Maiden Hair/Fern

Nicholas Culpepper (1616-1654) wrote in The English Physician "This and all other Maiden Hairs is a good remedy for coughs, asthmas, pleurisy, etc. and on account of its being a gentle diuretic also in jaundice, gravel and other impurities of the kidneys. All the Maidenhairs should be used green and in conjunction with other ingredients because their virtues are weak."

The Maidenhair fern is widely used in modern herbal medicine as a holistic alternative to the standard allopathic remedies. These are generally in keeping with those extrapolated from the original treatment for baldness. There may be some veracity to the claims, as the fern contains tannin and mucilage that are often of medicinal benefit. Its primary historical use in Western medicine has been in the treatment of pectoral complaints. An elixir known as Sirop do Capillaire is made in France from the fronds and used to treat pulmonary catarrhs and other throat afflictions such as coughs. Dried Maidenhair fronds and rhizomes are dried to make a variety of medicines, including a detoxicant for alcoholism, a decoction to expel worms from the body (particularly the ringworm that causes bald spots) and a composition called Elixir of Garus that is taken as an emmenagogue (menstrual flow stimulation) in Europe under the names of polytrichon or kalliphyllon.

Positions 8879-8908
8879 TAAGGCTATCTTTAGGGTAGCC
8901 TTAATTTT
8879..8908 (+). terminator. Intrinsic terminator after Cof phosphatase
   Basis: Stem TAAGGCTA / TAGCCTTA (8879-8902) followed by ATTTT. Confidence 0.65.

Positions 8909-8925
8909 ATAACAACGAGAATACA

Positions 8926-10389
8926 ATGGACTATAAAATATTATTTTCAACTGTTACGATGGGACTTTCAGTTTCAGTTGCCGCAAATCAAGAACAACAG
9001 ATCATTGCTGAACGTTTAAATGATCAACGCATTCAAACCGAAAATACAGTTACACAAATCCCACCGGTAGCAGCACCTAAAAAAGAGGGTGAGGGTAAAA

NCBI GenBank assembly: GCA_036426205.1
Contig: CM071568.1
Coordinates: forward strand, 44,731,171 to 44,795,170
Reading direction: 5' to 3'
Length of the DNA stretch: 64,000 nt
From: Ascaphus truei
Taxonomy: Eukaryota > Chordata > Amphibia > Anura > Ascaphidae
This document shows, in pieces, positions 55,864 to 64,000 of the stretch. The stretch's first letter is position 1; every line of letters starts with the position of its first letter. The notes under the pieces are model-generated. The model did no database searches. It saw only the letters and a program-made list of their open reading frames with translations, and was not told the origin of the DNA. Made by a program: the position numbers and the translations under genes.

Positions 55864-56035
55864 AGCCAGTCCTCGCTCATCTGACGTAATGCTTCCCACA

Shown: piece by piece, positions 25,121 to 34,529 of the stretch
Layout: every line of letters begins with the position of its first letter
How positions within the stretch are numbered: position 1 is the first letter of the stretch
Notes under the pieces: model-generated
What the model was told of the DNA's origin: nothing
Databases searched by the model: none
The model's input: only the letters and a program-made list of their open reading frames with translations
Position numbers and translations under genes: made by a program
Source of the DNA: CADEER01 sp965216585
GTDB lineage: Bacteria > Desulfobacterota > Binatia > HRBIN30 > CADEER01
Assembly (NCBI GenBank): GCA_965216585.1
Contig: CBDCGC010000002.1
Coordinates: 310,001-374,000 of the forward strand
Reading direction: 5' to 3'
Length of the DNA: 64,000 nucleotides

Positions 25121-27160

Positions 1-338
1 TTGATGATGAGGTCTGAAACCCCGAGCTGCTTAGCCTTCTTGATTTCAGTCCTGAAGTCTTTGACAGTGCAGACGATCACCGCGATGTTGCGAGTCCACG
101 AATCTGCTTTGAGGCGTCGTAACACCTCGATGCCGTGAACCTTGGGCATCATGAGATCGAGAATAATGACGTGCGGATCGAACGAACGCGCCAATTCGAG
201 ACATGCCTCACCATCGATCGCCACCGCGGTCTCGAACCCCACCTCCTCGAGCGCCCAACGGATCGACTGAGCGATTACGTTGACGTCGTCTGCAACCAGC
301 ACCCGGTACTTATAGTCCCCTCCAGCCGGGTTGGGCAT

Native Americans created a poultice form the chewed fronds of Maidenhair ferns that was applied topically as a styptic to arrest the bleeding from a wound. They may also have applied it to aching joints as a means of easing the pain. The stalks of the Maidenhair fern retain their dark color and pliability after drying. They were thus used by numerous Indian tribes including the Makah, Quinault, Karok and Yurok as a contrasting material in the manufacture of baskets, the dark Maidenhair stalks providing the darker color for the creation of geometrical patterns. - Hiker's Notebook: Maidenhair Fern

Maiden Fern


The biggest problem encountered with growing these ferns indoors is when they are placed into a situation where the conditions fluctuate. The most common is the bathroom where it is warm and humid after a shower but cold dry for the rest of the time. Maidenhairs prefer a situation that has stable temperature and humidity levels. Kitchen windowsills, sunrooms and warm laundries for example. They do not like being moved as this sets them back until they can adjust to the new set of conditions. Provide humidity indoors by standing the pots on top of pebble filled trays or saucers, keep the saucers filled with water to JUST BELOW the bottom of the pot. In this way the evaporating water provides humidity but the pot and potting mix does not become waterlogged from standing in the water.